The case for faking it. Leadership and management expert Bob Sutton shares some insights from his upcoming book, Good Boss, Bad Boss, over at Business Insider, about why leaders should run their company with confidence, even if they are in doubt. For justification, he borrows an example of two hypothetical weather forecasters, one who predicted a 90 percent chance of rain for four days, and another who predicted a 75 percent chance of rain over the same period. The one who said 75 percent was more accurate, but viewers gave the one who said 90 percent their vote as the better forecaster. Sutton also mentions a study that shows that doctors who consult articles or books before making a decision are seen as less competent than those who do not. He acknowledges that this advice steers business owners away from transparency - and a well-informed decision-making, in our opinion - but argues that "if you as a boss talk about uncertainty too much, the problem is it undermines both your legitimacy as well as the self-fulfilling prophecy."
The Chinese tech giant you can't afford not to know about. TechCrunch is betting you can guess two of the three Web companies with the highest market caps (Google and Amazon). But the business in third is far from a household name in the United States. Tencent, a Chinese company that started out providing an instant messaging service called QQ, invites comparison to many American tech giants. It has stock growth to make Apple envious, a user-base bigger than Facebook, and a Google-like ability to branch out into new markets. The company has gone sniffing around the Valley for acquisitions but has yet to open its wallet.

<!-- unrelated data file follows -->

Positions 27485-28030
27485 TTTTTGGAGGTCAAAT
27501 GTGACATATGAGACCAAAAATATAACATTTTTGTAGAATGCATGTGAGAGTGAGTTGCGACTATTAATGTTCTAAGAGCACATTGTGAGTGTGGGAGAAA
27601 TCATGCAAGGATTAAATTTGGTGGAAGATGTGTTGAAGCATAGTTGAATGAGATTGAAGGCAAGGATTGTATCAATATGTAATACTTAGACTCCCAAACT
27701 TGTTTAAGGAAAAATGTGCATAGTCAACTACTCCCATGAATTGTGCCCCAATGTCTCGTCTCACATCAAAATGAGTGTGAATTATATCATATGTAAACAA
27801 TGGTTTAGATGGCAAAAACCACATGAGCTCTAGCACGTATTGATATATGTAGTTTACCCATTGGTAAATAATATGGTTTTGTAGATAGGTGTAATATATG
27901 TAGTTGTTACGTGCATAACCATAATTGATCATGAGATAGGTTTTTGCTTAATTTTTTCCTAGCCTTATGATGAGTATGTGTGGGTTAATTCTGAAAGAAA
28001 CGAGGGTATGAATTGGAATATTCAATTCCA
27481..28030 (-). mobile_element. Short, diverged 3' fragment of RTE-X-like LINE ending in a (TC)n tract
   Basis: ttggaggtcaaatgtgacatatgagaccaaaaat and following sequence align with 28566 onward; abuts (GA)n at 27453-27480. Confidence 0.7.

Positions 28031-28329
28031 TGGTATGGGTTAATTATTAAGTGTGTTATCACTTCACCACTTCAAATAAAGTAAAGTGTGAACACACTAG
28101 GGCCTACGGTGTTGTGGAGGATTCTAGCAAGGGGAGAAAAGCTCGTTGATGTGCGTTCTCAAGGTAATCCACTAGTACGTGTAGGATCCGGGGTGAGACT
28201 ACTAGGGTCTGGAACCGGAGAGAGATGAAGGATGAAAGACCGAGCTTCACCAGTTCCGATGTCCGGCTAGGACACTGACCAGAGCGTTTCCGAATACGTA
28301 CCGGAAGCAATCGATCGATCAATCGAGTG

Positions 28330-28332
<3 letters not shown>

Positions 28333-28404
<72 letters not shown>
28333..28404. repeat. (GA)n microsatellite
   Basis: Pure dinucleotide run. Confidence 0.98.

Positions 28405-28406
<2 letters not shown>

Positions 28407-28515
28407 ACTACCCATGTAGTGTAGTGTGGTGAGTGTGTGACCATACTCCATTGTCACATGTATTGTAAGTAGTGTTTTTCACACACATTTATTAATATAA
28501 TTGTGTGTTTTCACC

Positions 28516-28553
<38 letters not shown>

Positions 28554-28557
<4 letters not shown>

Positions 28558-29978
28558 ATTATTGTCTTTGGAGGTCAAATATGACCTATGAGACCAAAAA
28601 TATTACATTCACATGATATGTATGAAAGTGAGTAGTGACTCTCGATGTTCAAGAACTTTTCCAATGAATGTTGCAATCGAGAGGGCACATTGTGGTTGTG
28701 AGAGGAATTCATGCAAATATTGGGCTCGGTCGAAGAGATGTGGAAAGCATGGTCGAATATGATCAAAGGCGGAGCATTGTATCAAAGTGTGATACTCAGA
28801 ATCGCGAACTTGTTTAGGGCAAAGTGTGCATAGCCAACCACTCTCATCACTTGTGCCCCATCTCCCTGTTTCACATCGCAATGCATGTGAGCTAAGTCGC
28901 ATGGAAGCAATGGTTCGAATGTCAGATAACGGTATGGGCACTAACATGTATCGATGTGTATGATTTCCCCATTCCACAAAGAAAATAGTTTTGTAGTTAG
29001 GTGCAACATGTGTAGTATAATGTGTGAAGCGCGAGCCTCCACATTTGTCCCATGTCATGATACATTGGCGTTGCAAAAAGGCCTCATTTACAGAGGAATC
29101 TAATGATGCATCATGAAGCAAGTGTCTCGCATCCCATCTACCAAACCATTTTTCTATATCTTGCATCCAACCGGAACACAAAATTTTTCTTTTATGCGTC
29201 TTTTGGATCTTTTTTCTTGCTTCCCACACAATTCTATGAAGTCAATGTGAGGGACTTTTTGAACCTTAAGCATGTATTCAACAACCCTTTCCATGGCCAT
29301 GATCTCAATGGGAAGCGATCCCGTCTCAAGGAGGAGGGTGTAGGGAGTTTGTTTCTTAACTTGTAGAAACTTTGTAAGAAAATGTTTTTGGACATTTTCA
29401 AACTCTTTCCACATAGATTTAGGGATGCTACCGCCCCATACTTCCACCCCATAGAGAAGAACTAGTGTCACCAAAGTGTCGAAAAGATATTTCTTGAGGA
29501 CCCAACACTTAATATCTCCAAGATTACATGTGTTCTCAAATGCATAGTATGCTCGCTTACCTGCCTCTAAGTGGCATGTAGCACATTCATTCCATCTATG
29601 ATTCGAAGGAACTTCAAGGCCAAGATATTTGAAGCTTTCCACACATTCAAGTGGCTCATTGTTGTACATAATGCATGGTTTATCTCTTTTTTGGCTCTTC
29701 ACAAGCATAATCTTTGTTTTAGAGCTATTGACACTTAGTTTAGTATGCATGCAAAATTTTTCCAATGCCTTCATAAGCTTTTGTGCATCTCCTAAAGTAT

The economy's on the upswing, right? Well, entrepreneurs are struggling to get the loans they need, according to a survey by the National Federation of Independent Business. Just half of small businesses got all or most of the funding they sought last year, which is down from 90 percent in the mid-2000s. What's going on? The Wall Street Journal reports that it's a combination of pressure from federal regulators for banks to make more prudent loans, an attempt to avoid repeating pre-subprime mortgage meltdown mistakes, and a lot of finger pointing.
Compete to win. Today's Wall Street Journal reports that entering contests can be an effective marketing strategy for entrepreneurs looking to jump-start their businesses. For starters, there's usually the promise of some type of monetary prize. Even business owners who don't win, however, get increased exposure and get crucial critiques from panelists and judges. Even at small, local competitions, you can improve your presentation skills. As you branch out, strategically target the competitions that will be most beneficial to the direction in which your business is moving.
Who should determine the validity of an arbitration agreement? Not judges, the Supreme Court ruled today. The justices ruled 5-4 today that arbitrators can decide whether an arbitration agreement needs to be enforced, or whether it is too one-sided to be valid. So, the court needs not be involved. This case started when an employee filed a discrimination suit against Rent-A-Center in Nevada, and Rent-A-Center turned around, filing a motion to dismiss or stay the proceedings and to compel arbitration based on the arbitration agreement the employee had signed. Check out the SCOTUS opinion on Rent-A-Center West, Inc. v. Jackson.